Magazine article Washington Report on Middle East Affairs

Methodists Learn about Middle East

Magazine article Washington Report on Middle East Affairs

Methodists Learn about Middle East

Article excerpt

METHODISTS LEARN ABOUT MIDDLE EAST

With so many distinguished speakers converging in Pasadena for the Sabeel conference, Rev. Diane Kenney and Dr. DarEll Weist decided to open their spacious Los Angeles home to three different Methodist congregations who might want to learn more about the plight of Christians in the Holy Land.

Speakers for the well-attended event were Jean Zaru, vice chair of Sabeel, Sandra Olewine of the Middle East Council of Churches, and Janet Lewis, executive director of Friends of Sabeel-North America.

Zaru, a woman of extraordinary grace and strength, led the Ramallah Quaker Friends Meeting for many years and provided shelter to each new wave of refugees who came to the old meeting house over the decades.

"Sabeel is struggling for equality on many levels: ecological, political, economic, religious -- because we are witnessing how the Bible is being used as a tool of oppression in our land," she declared. "What's more, Sabeel is one of the few religious movements in the East that involves women's participation."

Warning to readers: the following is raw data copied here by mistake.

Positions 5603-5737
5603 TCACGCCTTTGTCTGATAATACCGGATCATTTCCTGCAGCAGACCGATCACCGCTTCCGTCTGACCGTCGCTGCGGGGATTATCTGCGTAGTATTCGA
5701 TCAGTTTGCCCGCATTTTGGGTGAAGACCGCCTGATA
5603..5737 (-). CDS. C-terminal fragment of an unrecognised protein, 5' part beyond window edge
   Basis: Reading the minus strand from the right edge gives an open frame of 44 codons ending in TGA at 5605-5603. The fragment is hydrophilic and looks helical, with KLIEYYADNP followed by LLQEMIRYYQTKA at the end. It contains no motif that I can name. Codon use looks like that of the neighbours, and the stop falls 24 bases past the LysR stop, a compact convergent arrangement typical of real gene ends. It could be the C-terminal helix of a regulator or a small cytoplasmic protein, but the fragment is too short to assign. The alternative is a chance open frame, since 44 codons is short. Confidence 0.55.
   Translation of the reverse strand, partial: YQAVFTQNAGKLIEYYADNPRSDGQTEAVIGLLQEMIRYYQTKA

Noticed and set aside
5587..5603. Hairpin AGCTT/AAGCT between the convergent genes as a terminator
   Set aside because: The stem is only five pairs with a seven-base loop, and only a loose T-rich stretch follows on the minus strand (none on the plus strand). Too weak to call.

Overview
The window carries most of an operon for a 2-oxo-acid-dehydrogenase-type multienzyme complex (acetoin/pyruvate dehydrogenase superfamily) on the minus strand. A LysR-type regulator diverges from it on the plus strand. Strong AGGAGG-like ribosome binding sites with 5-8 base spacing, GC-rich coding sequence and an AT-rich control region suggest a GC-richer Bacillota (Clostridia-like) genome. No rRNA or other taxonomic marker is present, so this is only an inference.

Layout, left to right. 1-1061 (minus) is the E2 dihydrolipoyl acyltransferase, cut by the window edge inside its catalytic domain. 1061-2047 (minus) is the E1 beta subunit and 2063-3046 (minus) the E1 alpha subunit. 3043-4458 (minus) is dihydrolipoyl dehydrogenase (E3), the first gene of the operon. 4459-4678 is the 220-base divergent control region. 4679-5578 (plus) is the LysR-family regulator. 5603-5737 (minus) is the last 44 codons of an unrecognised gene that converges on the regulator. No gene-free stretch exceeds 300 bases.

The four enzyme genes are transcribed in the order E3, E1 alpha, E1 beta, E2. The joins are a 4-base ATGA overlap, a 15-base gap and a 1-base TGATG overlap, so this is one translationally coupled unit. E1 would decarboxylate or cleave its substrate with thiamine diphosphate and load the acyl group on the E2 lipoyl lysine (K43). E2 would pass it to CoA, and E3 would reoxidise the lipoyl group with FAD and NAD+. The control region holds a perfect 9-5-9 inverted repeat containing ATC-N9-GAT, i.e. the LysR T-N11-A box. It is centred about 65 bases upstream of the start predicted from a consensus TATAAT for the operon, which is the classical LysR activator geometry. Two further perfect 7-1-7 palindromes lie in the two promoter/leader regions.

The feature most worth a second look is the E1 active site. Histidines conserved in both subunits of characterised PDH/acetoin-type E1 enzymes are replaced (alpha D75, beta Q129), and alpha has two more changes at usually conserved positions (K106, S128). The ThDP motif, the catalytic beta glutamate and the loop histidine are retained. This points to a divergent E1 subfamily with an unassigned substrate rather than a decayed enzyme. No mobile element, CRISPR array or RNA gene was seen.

Ecumenical work is very important to Sabeel and the three women have coordinated efforts to get all Christian leaders in the area together. The first undertaking was five years ago when Sabeel sponsored a picnic in Tiberius.

One Methodist at the Los Angeles gathering asked who the refugees are.

"There are four million Palestinian refugees living in exile," Zaru answered. "What is so terribly sad about the peace process is that it does not address the problem of refugees. It is especially difficult for refugees in Lebanon who are not wanted and will never be absorbed there. Yet, [Israeli Prime Minister Ehud] Barak says the refugee problem cannot be included in peace negotiations."

Lewis explained that Friends of Sabeel-North America was born out of Sabeel's 1996 conference in Jerusalem.

"We realized we needed a support group in North America that could start educating the public that Christian Palestinians do exist. And the best way to stand up against the pro-Israel lobby is to work through churches in the U.S."

Interjected Zaru: "One of the problems of Christian-Jewish dialogue is that Jews set guidelines for the dialogue in which Christians must accept guilt for the Holocaust and they must accept Jewish claims to the land of Israel.

"Why should I accept something that denies what I am?" she continued. "When Jews tell me they can't hear this, I tell them it is much more difficult for me to live with it than it is for them to hear it. …

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